Unions organize against capitalism

Related video: "Employee Forced Choice Act"
More EFCA stories: herecard-check: here

Obama's Secret Ballot Elimination Act

Living in Detroit during the 1940s, '50s and '60s, you were well aware of Walter Reuther; he was the president of the United Auto Workers union. We also knew about George Meany, first president of the AFL-CIO.

The Democratic party catered to UAW and AFL-CIO, demands so campaign donations and get-out-the-vote efforts would continue to assist Democrats.

Reuther's belief was that labor not only had the right to organize, but labor had the duty to organize against the forces of capitalism whether labor wanted organization or not. Meany had the same perspective. Big labor supported Democrats; big labor expected reciprocity for its support.

Today, I'm sure Reuther, Meany and Jimmy Hoffa Sr. of the Teamsters would give 100 percent support to the Democratic party-proposed Employee Free Choice Act or, as some call it, the Secret Ballot Elimination Act. It guarantees new sources of lucrative union dues for the union big shots.

Related video: "Employee Forced Choice Act"

Instead of having National Labor Relations Board-supervised democratic elections on a specific day, the labor unions could gain control of a company's production through a process known as "card check."

Employees could openly be pressured by organizers and union-oriented coworkers over time to join a union by signing undated union cards. Union control under the law would be imposed - not through secret ballot, but through social intimidation and/or threats of physical intimidation.

Reuther was a socialist. His political philosophy and work experiences impacted his view of capital and labor as an adversarial relationship.

After being laid off by Ford Motor Co., he and his brothers eventually ended up in the Soviet Union and worked at the Gorky (USSR) automobile plant between 1933-35. Upon his return to Detroit in 1935, he became an aggressive union organizer for UAW. Reuther and the UAW worked hard to expand the unionization of the auto industry in the late 1930s.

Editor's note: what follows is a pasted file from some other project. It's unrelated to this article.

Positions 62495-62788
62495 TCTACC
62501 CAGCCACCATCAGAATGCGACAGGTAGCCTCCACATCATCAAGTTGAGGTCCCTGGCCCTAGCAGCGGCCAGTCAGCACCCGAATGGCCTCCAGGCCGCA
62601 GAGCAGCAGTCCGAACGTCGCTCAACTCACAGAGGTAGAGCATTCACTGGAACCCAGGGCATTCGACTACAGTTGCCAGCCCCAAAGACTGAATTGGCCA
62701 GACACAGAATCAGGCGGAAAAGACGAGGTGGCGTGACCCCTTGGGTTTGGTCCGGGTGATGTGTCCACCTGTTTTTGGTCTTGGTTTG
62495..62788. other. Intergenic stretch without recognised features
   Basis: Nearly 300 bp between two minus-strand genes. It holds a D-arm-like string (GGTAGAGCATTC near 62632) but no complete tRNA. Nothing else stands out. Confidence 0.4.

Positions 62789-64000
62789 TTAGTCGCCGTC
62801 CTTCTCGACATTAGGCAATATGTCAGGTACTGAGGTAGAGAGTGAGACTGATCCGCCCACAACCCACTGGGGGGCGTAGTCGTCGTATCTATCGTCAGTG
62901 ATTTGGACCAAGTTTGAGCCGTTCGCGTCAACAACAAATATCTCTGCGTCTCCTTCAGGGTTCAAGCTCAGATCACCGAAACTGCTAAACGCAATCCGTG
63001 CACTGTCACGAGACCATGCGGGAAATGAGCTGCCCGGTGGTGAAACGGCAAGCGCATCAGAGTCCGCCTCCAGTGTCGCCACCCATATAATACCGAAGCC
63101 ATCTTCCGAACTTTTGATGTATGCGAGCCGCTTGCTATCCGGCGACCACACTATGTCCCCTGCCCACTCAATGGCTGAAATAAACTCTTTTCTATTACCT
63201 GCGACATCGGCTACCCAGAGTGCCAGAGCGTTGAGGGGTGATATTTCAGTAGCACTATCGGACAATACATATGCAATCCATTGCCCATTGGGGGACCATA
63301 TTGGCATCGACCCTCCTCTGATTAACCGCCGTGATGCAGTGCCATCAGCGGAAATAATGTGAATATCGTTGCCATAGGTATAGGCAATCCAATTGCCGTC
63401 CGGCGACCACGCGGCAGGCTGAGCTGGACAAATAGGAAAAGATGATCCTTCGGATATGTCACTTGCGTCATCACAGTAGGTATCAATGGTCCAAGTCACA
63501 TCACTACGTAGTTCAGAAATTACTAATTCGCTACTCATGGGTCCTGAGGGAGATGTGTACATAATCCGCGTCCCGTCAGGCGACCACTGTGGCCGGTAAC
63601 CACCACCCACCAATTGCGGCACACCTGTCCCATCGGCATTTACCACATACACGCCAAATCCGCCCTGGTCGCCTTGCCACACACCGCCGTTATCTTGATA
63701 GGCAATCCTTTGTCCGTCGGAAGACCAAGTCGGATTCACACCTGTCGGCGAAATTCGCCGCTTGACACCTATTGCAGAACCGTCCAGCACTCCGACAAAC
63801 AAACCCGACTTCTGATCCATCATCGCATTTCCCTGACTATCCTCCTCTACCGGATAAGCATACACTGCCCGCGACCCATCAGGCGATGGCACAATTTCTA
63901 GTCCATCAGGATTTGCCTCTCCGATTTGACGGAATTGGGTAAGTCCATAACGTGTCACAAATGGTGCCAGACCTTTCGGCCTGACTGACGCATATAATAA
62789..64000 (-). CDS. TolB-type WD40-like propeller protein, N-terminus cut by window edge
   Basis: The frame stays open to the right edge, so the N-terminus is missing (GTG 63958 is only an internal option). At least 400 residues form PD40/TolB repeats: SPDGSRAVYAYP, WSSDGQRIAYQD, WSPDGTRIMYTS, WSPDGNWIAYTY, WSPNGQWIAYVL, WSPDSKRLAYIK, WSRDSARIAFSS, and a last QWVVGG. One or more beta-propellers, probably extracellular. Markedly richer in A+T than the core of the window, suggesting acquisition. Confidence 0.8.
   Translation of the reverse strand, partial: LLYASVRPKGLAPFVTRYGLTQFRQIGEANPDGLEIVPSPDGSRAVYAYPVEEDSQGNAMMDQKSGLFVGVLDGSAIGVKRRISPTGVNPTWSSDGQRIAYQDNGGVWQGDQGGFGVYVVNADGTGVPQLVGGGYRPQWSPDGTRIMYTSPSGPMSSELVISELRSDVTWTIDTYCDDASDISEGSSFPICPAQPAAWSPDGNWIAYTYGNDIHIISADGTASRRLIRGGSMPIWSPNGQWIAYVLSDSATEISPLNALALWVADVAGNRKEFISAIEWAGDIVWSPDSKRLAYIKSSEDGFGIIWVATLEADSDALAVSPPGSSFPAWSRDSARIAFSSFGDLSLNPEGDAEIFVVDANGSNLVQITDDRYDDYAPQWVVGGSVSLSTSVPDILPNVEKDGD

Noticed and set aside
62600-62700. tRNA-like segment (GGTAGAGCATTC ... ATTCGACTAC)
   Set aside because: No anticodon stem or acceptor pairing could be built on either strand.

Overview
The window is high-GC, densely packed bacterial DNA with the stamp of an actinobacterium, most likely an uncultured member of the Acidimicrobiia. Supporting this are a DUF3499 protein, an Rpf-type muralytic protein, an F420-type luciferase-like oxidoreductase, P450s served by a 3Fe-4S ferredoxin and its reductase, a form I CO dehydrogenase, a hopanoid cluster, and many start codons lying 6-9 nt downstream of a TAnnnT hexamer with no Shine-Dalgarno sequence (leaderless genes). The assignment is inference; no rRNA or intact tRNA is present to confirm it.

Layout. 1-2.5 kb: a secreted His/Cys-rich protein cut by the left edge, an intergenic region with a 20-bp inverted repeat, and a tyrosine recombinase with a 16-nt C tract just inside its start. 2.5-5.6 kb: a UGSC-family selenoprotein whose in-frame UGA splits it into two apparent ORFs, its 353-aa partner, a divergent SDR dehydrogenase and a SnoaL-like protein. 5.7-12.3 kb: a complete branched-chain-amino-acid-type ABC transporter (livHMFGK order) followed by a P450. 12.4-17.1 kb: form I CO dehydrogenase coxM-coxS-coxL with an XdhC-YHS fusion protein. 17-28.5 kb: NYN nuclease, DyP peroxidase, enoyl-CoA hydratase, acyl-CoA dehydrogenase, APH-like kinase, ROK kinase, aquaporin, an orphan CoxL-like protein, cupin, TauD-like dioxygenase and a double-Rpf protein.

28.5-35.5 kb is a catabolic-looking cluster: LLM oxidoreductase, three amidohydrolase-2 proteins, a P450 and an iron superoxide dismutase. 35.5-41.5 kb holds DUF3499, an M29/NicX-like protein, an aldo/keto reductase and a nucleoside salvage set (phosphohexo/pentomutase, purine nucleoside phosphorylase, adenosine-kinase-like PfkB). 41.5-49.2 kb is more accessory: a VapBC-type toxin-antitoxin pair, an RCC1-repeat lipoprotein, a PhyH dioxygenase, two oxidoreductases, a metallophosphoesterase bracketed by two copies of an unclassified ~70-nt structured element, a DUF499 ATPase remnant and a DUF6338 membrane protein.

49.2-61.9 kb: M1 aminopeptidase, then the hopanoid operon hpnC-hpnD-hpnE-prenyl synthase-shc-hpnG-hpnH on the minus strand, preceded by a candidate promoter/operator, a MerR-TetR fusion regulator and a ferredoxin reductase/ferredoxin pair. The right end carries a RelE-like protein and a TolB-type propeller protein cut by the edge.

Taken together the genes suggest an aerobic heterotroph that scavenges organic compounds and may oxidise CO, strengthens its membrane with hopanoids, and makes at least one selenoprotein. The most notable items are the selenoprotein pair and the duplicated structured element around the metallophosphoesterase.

Eventually, no open (nonunion) shops were tolerated and support workers who unloaded trucks, stocked parts in warehouses, moved parts and material to the assembly line and maintained the line equipment were UAW.

The various unions refused to cross into another union's work responsibility or cross picket lines unless the union shop stewards agreed pursuant to their respective contracts, and those grievances were negotiated with management.

Efficient nonunion suppliers were eventually forced to unionize. Capitalists might own the facilities, the tooling, the hardware, but the union labor controlled production and production support.

Nothing much has changed since the 1930s, except those union contracts are now grinding American auto companies into the dirt. The UAW and the companies are asking for government assistance.

Sorry, bankruptcy does serve a purpose. File for bankruptcy and renegotiate those UAW contracts.

If the Employee Free Choice Act becomes law, we will see the rise of forced unionization that will further erode our nation's productivity. Even businesses in "right to work" states will experience the impact of this legislation. Union contract work rules and union jurisdictional issues will impede the free flow of communication and create artificial barriers between labor and management.

This will have an economic cost.

- Mark D. Walker of Aberdeen, is a former certified purchasing manager with the Institute of Supply Management and retired from Northrup Grumman Corporation B-2 Stealth Bomber Program.


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